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SNMPCONF(1)			   Net-SNMP			   SNMPCONF(1)

       snmpconf	- creates and modifies SNMP configuration files

       snmpconf	[OPTIONS] [fileToCreate]

       Start with:
	      snmpconf -g basic_setup

       Or even just:

       snmpconf	 is  a	simple Perl script that	walks you through setting up a
       configuration file step by step.	 It should be fairly straight  forward
       to use.	Merely run it and answer its questions.

       In  its default mode of operation, it prompts the user with menus show-
       ing sections of the various configuration files it knows	 about.	  When
       the user	selects	a section, a sub-menu is shown listing of the descrip-
       tions of	the tokens that	can be created in that section.	  When	a  de-
       scription  is  selected,	 the user is prompted with questions that con-
       struct the configuration	line in	question.

       Finally,	when the user quits the	program	any configuration  files  that
       have  been  edited  by the user are saved to the	local directory, fully

       A particularly useful option is the  -g	switch,	 which	walks  a  user
       through a specific set of configuration questions.  Run:

	      snmpconf -g basic_setup

       for an example.

       -f      Force overwriting existing files	in the current directory with-
	       out prompting the user if this is a desired thing to do.

       -i      When finished, install the files	into the  location  where  the
	       global system commands expect to	find them.

       -p      When  finished,	install	 the  files into the users home	direc-
	       tory's .snmp subdirectory (where	 the  applications  will  also
	       search for configuration	files).

	       When finished, install the files	into the directory DIRECTORY.

       -a      Don't ask any questions.	 Simply	read in	the various known con-
	       figuration files	and write them back out	again.	This  has  the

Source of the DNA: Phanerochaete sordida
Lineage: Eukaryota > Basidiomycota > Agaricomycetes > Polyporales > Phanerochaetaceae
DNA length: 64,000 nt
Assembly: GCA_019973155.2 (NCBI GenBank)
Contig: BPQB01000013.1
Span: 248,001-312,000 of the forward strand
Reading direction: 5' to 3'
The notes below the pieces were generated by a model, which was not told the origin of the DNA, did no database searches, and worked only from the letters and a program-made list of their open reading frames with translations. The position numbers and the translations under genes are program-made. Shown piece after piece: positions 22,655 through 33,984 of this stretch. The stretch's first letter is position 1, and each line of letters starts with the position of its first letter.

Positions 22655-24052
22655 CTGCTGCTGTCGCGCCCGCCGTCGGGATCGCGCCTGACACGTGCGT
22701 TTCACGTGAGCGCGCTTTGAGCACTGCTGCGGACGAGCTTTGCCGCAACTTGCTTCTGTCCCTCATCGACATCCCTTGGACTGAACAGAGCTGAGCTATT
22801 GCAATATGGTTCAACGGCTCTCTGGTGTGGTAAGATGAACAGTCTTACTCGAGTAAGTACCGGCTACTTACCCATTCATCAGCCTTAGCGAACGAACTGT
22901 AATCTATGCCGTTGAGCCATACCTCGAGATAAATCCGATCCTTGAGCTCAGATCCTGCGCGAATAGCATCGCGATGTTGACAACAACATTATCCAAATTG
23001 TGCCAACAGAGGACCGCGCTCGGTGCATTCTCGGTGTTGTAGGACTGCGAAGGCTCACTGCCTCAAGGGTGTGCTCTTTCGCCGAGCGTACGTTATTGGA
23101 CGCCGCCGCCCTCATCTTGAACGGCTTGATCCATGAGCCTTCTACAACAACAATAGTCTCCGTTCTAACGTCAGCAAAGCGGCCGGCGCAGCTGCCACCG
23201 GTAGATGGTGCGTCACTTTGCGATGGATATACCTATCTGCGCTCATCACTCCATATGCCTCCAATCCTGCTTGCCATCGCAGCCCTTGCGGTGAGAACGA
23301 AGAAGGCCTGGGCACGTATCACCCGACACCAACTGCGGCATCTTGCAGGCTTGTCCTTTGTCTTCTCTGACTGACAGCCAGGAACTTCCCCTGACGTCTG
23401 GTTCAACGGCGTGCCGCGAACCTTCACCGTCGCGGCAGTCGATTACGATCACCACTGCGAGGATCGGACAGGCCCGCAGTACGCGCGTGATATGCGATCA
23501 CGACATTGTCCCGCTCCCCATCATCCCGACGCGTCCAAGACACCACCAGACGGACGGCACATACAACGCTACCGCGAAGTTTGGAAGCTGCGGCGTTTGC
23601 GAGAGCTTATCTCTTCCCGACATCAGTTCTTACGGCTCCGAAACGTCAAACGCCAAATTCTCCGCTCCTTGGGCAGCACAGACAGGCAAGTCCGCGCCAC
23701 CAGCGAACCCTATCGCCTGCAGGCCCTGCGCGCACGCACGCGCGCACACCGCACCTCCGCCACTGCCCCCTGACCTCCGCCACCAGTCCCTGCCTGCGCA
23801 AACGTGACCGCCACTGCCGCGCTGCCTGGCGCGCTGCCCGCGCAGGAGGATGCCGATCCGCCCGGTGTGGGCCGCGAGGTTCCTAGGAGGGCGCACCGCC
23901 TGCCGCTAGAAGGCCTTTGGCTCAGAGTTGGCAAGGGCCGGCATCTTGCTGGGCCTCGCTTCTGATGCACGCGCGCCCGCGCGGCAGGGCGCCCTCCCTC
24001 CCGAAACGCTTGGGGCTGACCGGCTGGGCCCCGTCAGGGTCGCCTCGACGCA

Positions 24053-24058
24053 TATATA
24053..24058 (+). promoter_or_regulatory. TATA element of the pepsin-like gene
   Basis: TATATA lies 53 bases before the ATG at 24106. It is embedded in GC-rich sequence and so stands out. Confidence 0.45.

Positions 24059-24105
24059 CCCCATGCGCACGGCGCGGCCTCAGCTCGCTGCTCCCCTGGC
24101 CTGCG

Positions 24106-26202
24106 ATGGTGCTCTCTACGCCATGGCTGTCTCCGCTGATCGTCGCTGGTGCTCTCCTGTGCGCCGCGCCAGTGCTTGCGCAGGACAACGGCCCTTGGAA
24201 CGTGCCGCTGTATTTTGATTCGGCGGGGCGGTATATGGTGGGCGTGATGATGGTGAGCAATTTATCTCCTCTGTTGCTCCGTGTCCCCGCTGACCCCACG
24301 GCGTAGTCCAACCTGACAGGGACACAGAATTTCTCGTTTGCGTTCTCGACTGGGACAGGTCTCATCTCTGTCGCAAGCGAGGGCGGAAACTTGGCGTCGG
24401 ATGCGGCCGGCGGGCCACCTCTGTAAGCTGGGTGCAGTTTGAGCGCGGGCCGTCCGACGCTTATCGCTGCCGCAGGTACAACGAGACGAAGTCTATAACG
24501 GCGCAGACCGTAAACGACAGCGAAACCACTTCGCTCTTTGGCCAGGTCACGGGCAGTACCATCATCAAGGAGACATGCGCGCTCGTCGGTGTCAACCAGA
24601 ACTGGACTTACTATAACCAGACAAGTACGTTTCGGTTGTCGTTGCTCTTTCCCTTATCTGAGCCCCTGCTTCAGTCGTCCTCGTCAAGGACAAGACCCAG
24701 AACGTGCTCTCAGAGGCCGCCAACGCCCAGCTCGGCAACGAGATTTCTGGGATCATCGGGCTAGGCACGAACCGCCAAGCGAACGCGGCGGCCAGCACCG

effect  of  "auto-commenting"  the configuration	files for you.
	       See the NEAT TRICKS section below.

	       Read in either all or none of the  found	 configuration	files.
	       Normally	 snmpconf prompts you for which	files you wish to read
	       in.  Reading in these  configuration  files  will  merge	 these
	       files with the results of the questions that it asks of you.

       -R FILE,...
	       Read in a specific list of configuration	files.

       -g GROUPNAME
	       Groups of configuration entries can be created that can be used
	       to walk a user through a	series of questions to create an  ini-
	       tial  configuration file.  There	are no menus to	navigate, just
	       a list of questions.  Run:

		      snmpconf -g basic_setup

	       for a good example.

       -G      List all	the known groups.

       -c CONFIGDIR
	       snmpconf	uses a directory of configuration information to learn
	       about  the  files and questions that it should be asking.  This
	       option tells snmpconf to	use a different	location for configur-
	       ing itself.

       -q      Run  slightly  more quietly.  Since this	is an interactive pro-
	       gram, I don't recommend this option since it only  removes  in-
	       formation from the output that is designed to help you.

       -d      Turn on lots of debugging output.

       -D      Add  even  more	debugging  output in the form of Perl variable

       snmpconf	-g basic_setup
	      Have I mentioned this command enough yet?	 It's designed to walk
	      someone  through	an initial setup for the snmpd(8) daemon.  Re-
	      ally, you	should try it.

       snmpconf	-R /usr/local/snmp/snmpd.conf -a -f snmpd.conf
	      Automatically reads in an	snmpd.conf file	(for example) and adds
	      comments to them describing what each token does.	 Try it.  It's

       snmpconf	is actually a very generic utility that	could be  easily  con-
       figured	to  help  construct just about any kind	of configuration file.
       Its default configuration set of	files are SNMP based.

       snmpd(8), snmp_config(5), snmp.conf(5), snmpd.conf(5)

V5.7.3				  25 Feb 2003			   SNMPCONF(1)


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